This year, the game adds new offensive and defensive schemes. When you start a franchise you must choose between eight offensive and six defensive schemes. Schemes are tied into the player archetype system. The archetype system further classifies players beyond positions, and you’ll want to match schemes with player archetypes as much as possible.
Franchise mode finally has a draft class editor, a feature that other sports games have had for years. Dedicated Madden users have been editing the randomized draft classes post-draft for years, but now you can do the legwork during the scouting period. More importantly, draft classes can be downloaded and uploaded using Madden Share. It shouldn’t be long before accurate draft classes start popping up on Madden Share. You still must edit each player one-by-one in-game, though, which is a chore.
For most, the changes to franchise mode won’t be all too consequential; serious Madden players, however, will enjoy the more sensical progression system and custom draft possibilities.
A long shot from sensical
Longshot: Homecoming, the second season of the new cinematic story mode introduced by Madden NFL 18, is dreadful. That’s a surprise because the previous game’s Longshot mode told one of the most gripping, heartfelt stories ever sneaked into a sports game. Homecoming, though, is so nonsensical that it’s hard to believe it was made by the same studio.
Longshot is more of a memorial service than a homecoming.
The story picks up with Devin Wade, who returns from Madden NFL 18, in Cowboys training camp, fighting for a roster spot. Colt Cruise, also returning from the previous game, is out of football entirely, making a living as a musician while he waits for an NFL team to give him another chance.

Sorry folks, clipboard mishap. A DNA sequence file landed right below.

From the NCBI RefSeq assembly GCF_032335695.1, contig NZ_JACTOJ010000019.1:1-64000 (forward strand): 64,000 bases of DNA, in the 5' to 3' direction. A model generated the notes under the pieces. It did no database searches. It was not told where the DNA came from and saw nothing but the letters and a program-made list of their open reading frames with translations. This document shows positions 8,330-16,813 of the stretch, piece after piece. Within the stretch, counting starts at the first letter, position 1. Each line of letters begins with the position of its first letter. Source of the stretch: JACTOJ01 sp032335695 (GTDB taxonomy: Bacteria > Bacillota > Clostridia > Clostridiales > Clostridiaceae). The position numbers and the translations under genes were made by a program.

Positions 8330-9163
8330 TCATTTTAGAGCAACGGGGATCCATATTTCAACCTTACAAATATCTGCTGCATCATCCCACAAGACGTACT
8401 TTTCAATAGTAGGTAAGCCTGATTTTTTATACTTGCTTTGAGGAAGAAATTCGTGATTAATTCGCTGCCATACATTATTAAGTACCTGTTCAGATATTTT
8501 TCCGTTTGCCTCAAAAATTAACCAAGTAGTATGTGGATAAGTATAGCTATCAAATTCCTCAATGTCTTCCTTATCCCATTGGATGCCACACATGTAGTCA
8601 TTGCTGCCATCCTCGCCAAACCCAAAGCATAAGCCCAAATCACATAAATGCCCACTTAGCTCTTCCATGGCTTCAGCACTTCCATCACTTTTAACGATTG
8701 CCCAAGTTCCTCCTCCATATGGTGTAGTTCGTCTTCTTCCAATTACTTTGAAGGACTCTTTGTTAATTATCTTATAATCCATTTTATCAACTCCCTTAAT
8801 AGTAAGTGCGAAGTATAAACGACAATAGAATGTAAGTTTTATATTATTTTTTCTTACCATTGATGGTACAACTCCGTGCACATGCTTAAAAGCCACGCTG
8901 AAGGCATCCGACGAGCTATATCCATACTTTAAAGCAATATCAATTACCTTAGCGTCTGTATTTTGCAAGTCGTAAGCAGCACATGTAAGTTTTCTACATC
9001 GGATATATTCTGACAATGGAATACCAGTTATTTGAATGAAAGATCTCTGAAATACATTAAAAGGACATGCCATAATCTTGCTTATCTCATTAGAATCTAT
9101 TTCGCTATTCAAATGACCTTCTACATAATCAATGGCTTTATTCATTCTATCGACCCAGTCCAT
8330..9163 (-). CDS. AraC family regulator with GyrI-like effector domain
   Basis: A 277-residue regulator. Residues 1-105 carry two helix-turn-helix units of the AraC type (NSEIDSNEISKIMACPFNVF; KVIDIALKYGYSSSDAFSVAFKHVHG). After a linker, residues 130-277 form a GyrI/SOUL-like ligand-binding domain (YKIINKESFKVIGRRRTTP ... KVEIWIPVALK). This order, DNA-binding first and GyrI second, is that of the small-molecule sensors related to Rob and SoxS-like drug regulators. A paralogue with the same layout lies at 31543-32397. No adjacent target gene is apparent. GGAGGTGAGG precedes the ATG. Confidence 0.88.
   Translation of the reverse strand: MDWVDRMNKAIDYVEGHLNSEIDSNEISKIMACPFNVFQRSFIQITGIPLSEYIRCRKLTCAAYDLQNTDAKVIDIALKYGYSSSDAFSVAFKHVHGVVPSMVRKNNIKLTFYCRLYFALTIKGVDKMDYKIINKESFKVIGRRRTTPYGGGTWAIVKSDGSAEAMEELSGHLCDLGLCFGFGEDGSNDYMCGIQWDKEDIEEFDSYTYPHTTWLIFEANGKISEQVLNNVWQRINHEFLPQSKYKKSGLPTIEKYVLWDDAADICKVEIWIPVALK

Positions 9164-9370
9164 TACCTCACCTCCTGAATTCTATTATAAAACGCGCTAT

While Longshot homed in on Wade’s personal life, Homecoming places its emotional weight on Cruise’s backstory and personal struggles. At the start of the story, Colt’s estranged father shows up to drop off a sister Colt never knew he had. It’s so sudden that it’s hard to believe and sets the tone for the rest of the story. Colt’s decisions never seem logical, but instead come across as a cheap attempt to pull at our heartstrings. His story, which fills most of the mode’s four-hour runtime, is filled with unearned revelations.
To make matters worse, Devin, another returning character gamers came to know in Madden NFL 18, has been pushed to the side. In his limited camera time he’s less of a character than a means to provide on-the-field gameplay.
EA has even ditched the branching narrative. Save for one meaningless incident, dialogue trees have been removed. Homecoming has more conventional football gameplay, breaking away from the limited skills-based exercises and quizzes from last year. Most failures result in do-overs and have no lasting consequences. Often, this leads to cinematics that don’t line up with your performance on the field. The lengthy gameplay segments feature almost no dialogue, too, which takes away from Longshot’s cinematic presentation.
This year’s Longshot mode should’ve been a victory lap. Instead, it’s more of a memorial service than a homecoming.
Madden NFL 19 offers an accessible Ultimate Team mode, a welcome player progression change, and minor gameplay tweaks that make the game ever so slightly more realistic. Longshot: Homecoming, however, is an unmitigated disaster.
Is there a better alternative?
No. EA Sports has a monopoly on football sims, and Madden NFL 19 offers the best gameplay experience of the franchise to date.
How long will it last?
Madden 19 can last you until next year’s iteration. It’s easy to sink dozens of hours into franchise and Ultimate Team. Longshot: Homecoming takes about four hours to complete.
Should you buy it?
If you’re in it for the gridiron action, yes, absolutely. If you wanted to check it out to continue the Longshot story, stay far, far away.